I feel like most people don’t give weekly charts their proper respect. Take a look at the daily and the weekly charts for the NDX. While many people will look for various moving averages or other technical indicators to show trend and direction of price, sometimes it just pays to simply zoom out to the weekly chart.

In the case of the NDX’s daily and weekly charts, it seems like the weekly chart smoothes out a lot of the daily noise, but it still captures the entire range for the week in its high and low marks. It also shows nicely that the trading ranges each week are fairly wide, and only in a few specific weeks did we really have strong movement significantly beyond the previous week’s trading range.

Why do weekly charts get overlooked so easily? One thing is the tools people use. StockCharts gives you a choice of daily or weekly bars, but BigCharts, Google Finance, and Yahoo Finance don’t give it as an option. Users of these free tools may not even know that weekly charts exist!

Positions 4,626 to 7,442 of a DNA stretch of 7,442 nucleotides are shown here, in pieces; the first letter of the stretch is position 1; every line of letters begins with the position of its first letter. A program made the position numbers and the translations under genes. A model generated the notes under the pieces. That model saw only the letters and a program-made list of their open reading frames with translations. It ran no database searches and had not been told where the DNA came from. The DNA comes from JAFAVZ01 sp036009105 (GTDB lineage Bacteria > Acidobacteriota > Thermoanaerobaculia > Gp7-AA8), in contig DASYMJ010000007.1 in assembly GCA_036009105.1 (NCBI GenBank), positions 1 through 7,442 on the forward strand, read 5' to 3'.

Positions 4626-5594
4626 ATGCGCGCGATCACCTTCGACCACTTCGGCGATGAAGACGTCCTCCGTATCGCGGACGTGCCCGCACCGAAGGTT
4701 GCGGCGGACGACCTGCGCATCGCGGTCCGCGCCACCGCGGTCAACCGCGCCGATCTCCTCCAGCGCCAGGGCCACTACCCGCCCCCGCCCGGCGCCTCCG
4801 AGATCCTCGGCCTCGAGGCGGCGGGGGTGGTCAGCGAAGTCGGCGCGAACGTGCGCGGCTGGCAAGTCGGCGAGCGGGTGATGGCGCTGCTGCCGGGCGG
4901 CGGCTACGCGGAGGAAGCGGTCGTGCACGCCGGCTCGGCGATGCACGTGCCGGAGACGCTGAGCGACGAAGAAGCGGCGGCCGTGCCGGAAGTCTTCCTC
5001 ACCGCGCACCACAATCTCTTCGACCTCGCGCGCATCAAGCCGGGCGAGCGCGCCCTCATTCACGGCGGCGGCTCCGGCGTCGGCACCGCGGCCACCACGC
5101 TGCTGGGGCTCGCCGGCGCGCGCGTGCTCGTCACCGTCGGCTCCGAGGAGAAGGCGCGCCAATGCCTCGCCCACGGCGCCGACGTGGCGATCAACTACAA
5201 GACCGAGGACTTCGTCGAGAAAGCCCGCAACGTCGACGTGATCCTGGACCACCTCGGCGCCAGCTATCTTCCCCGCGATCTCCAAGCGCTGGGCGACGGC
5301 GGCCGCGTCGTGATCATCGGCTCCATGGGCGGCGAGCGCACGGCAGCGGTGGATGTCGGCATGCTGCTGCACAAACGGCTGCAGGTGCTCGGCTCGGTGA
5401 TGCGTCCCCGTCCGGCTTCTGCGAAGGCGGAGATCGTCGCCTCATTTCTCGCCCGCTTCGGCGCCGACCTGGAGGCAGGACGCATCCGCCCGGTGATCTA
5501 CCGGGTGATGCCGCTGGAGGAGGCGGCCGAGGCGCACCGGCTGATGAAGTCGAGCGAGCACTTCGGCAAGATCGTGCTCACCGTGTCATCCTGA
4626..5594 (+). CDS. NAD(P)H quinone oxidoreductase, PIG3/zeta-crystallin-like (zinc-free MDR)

Another key reason for the lack of emphasis on weekly charts would be explained by a shorter attention span by most traders. Quite a few people are mezmorized by short-term price movements and may not even be satisfied with daily charts. To them, weekly charts would be a blunt instrument.

But for those with time frames longer than a day or a week, weekly charts can provide some added perspective and help dismiss some of the noise in a daily chart.
One gotcha when using tools like StockCharts… the indicators on the chart (RSI, MACD, and moving averages) are all calculated in the number of bars rather than a constant number of days. That means that the 50/200 day moving averages suddenly jump to the 50 week and 200 week moving averages — much slower and longer timeframes. The indicators are still valuable, but don’t forget this shift in timeframe when considering how you view the indicators.